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Pearl Bryan: chapter seven continued

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Pearl Bryan
Secret London
Murder Ballads

Plummer had asked Ed Faught, the sheriff at Lexington, and Maurice Hook, who did the same job in Bracken County, to help him with the hanging's preparations. Both men were more experienced at conducting this grim task than Plummer himself, so he asked them to carry out the final checks. At 8:12am, Faught oiled the scaffold's ropes to ensure they'd tighten smoothly around the condemned men's necks, and then he and Hook checked every aspect of the mechanism to make sure it was working properly. Only when they were satisfied did Plummer confirm that the hanging would proceed on schedule at 9:00am.
It was a perfect Spring morning and there was already a big crowd waiting for the day's entertainment to begin. "Many of the people who crowded outside the Newport jail that day came for miles just to be near the scene of the execution," Doran writes. "They could have no hope of witnessing the hanging, and yet they came, and crowded closely on those around them. By 8:30am, it was estimated there were 5,000 persons outside the courthouse wall."
The walled yard behind Newport's courthouse where the gallows now stood could hold nothing like that number, so access was again closely guarded. Politicians handed out the coveted passes to friends, just as they had at Jackson's trial. "It was festival time," John Mendell laughed when we discussed the scene at his kitchen table in Fort Thomas. "You had to be on the 'in' to get a ticket for the execution, and the politicians were paying back their favours. Probably, like our politicians today, they were selling tickets too. It was like a 'standing room only' affair."

'Alonzo Walling is not guilty of the murder of Pearl Bryan,' Jackson told Plummer. 'I am.'

Dr Carothers, who Plummer had ensured would be there to support him, was constantly pestered by people who assumed he must be able to get them in too. "About a dozen people asked me for permission to be present at the hanging, and they were terribly disappointed to learn I had no authority in the matter," he writes. "All morning long, people gathered outside the courtyard, hoping to gain entrance." The best estimates we have suggest about 500 people - men, women and children - managed to cram into the courtyard before the gates were finally locked.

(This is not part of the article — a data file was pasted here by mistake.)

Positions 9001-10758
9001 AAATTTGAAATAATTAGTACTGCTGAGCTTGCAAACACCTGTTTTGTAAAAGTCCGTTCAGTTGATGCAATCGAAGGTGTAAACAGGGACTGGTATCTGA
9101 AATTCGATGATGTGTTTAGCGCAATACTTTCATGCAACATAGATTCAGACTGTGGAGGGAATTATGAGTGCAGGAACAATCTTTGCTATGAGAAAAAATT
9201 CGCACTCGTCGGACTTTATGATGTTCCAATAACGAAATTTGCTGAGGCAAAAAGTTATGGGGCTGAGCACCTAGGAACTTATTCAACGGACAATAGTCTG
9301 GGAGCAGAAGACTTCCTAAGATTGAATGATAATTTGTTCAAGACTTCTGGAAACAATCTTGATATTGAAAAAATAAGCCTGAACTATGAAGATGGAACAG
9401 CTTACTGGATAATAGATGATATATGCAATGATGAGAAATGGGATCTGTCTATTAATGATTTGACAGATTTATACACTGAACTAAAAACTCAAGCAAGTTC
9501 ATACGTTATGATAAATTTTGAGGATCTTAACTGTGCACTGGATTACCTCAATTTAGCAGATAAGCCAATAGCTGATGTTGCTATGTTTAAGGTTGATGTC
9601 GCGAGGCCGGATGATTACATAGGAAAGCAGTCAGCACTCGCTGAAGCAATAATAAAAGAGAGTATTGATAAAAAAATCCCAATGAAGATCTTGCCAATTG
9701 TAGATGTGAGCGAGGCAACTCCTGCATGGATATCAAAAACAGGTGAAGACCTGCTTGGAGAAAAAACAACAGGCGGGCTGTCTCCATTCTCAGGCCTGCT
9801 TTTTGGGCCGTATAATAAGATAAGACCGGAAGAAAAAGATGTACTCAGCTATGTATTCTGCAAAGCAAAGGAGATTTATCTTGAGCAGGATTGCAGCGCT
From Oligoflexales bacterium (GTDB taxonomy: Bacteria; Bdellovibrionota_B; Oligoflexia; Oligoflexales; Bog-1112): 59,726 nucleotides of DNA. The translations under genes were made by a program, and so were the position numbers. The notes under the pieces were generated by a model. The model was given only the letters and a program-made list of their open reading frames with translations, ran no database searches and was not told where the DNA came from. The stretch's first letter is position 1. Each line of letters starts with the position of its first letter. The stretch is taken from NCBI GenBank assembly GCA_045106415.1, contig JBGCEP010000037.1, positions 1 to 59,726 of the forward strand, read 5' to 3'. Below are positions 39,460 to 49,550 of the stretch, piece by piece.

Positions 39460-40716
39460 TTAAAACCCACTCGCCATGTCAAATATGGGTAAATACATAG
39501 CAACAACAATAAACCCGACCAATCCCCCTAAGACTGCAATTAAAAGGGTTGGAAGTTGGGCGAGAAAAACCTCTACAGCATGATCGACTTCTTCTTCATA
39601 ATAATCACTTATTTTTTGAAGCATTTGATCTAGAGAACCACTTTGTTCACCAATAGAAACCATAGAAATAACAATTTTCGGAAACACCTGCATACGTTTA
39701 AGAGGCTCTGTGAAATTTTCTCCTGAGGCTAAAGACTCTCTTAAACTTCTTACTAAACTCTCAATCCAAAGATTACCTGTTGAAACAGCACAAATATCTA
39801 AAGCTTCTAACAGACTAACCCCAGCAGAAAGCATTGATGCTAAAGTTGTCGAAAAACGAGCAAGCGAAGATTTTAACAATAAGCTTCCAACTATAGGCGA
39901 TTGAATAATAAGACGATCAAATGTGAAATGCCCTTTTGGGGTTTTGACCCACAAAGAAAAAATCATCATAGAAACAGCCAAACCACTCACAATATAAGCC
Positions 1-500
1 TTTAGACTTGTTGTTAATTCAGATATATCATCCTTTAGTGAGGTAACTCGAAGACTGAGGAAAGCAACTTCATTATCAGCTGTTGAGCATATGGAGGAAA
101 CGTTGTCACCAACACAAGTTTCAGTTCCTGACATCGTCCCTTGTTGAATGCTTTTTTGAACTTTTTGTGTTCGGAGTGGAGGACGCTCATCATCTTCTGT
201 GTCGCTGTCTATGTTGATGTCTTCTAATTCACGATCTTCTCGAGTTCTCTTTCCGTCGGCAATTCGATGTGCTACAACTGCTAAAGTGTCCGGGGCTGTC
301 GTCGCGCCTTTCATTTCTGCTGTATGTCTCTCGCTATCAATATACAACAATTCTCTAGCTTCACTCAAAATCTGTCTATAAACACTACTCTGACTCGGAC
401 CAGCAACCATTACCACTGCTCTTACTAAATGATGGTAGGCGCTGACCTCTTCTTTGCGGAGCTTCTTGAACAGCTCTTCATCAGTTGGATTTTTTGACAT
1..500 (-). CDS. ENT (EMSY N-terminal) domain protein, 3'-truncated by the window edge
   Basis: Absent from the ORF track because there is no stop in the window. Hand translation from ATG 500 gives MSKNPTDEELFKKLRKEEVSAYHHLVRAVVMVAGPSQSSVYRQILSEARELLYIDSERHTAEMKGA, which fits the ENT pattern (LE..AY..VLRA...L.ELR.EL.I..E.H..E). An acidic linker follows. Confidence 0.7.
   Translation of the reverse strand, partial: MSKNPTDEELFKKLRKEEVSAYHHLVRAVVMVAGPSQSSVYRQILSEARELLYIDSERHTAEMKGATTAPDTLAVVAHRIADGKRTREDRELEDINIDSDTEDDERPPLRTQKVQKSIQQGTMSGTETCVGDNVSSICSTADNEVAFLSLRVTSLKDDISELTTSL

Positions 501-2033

At 8:55am, Sheriff Plummer assembled his execution party and prepared to lead Jackson and Walling to their deaths. And then - with just three minutes to go before the scheduled drop - Jackson spoke up. "Alonzo Walling is not guilty of the murder of Pearl Bryan," he told Plummer.
Jackson refused to answer questions or expand on this statement in any way, but did agree to put it in writing as a message to Governor Bradley. "Walling is not guilty of this crime," he wrote. "I am." He signed the note "Scott Jackson" and handed it to Plummer. "For God's sake, send that to the Governor," Walling cried. (50)
Plummer telegraphed the message to Bradley immediately, and sent Jackson and Walling back to wait in their cell. "While they waited, the two men occasionally walked to their windows and glanced at the crowds below," Doran writes. "Both clasped their hands and shook them at the crowd in the manner of prizefighters acknowledging applause." Every time they appeared at the windows, cries of "Die game, Lonny" or "Die game, Scott" went up in the crowd. At one point, Walling spotted a friend stuck outside, and shouted down offering to get him a ticket for the courtyard. But his friend was embarrassed, and pushed away through the crowd without answering.